Most people living in European cities are exposed to poor air quality. Latest estimates by the European Environment Agency (EEA), show that fine particulate matter continues to cause the premature death of more than 400 000 Europeans annually.
Socioeconomically disadvantaged populations often have higher exposures to particulate air pollution, which can be expected to contribute to differentials in life expectancy. We examined socioeconomic differentials in exposure and air pollution-related mortality relating to larger scale (5 km resolution) variations in background concentrations of selected pollutants across England.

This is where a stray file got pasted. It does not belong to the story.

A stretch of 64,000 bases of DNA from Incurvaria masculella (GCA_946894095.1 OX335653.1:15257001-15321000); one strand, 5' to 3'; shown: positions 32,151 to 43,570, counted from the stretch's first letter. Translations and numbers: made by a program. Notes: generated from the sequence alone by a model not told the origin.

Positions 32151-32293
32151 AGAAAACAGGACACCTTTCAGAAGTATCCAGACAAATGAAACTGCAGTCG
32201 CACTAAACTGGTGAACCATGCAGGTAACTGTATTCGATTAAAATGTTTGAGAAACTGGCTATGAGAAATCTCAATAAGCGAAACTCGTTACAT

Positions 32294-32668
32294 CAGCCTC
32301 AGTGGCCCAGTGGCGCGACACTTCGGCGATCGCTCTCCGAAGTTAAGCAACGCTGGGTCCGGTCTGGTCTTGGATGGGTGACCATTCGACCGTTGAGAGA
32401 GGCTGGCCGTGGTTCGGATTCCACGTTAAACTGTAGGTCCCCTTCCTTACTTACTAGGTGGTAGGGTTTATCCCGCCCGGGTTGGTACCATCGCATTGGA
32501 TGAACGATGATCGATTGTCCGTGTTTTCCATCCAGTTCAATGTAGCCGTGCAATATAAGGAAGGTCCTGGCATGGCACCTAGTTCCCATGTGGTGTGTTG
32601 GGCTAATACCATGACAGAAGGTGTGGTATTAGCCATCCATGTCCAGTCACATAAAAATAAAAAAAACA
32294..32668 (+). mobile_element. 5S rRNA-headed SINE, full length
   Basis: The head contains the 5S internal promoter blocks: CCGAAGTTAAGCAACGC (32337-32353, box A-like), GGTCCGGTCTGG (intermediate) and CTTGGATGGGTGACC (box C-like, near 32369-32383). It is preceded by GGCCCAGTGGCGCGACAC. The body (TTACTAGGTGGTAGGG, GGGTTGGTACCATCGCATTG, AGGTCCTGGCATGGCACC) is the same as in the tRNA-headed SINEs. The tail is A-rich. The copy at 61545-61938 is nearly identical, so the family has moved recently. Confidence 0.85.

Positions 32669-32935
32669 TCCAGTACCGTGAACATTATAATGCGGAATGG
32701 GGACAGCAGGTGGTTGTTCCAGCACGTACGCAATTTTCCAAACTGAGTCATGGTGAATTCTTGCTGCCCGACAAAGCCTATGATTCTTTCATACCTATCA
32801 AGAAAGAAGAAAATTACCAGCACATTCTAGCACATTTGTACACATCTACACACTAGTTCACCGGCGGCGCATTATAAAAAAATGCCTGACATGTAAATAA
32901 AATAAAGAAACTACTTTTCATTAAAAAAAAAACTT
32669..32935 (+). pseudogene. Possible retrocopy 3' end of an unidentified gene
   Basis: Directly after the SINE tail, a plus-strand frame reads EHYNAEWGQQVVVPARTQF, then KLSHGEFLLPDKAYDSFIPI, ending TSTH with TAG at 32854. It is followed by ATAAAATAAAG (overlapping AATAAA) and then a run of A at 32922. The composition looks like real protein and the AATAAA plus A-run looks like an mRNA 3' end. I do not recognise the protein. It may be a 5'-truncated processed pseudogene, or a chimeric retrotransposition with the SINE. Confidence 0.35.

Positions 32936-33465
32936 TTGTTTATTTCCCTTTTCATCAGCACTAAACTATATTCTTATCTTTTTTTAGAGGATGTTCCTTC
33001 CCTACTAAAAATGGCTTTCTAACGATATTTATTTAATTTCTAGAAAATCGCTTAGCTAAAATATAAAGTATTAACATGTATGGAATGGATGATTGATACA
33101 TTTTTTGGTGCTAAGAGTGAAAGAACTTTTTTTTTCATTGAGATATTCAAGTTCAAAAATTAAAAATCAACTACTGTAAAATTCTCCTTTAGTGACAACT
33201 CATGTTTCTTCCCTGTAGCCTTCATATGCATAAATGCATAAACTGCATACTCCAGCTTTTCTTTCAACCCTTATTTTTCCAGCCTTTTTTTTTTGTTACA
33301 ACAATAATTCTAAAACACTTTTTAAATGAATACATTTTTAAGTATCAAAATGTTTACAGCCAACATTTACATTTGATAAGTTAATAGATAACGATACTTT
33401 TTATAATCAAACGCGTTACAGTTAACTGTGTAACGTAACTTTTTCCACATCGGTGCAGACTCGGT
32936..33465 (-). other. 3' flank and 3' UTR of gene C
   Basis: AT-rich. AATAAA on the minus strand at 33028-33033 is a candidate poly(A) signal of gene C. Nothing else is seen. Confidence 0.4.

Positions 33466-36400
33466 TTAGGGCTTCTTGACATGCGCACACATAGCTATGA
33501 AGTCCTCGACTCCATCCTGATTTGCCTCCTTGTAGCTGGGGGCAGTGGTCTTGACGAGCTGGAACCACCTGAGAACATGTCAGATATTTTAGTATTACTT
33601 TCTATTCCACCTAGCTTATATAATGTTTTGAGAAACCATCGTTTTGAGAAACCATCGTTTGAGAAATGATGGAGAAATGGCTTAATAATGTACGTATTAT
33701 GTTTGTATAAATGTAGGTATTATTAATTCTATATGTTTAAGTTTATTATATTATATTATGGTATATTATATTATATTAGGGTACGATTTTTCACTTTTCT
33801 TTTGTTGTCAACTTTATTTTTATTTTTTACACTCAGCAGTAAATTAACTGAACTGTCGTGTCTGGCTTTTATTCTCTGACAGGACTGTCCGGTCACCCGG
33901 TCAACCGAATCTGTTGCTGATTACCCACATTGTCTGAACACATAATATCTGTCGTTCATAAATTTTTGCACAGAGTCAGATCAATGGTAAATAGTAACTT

Elevated levels of fine particulate matter <2.5 µm in aerodynamic diameter (PM2.5) are associated with increased risk of cardiovascular outcomes and death, but their association with risk of CKD and ESRD is unknown.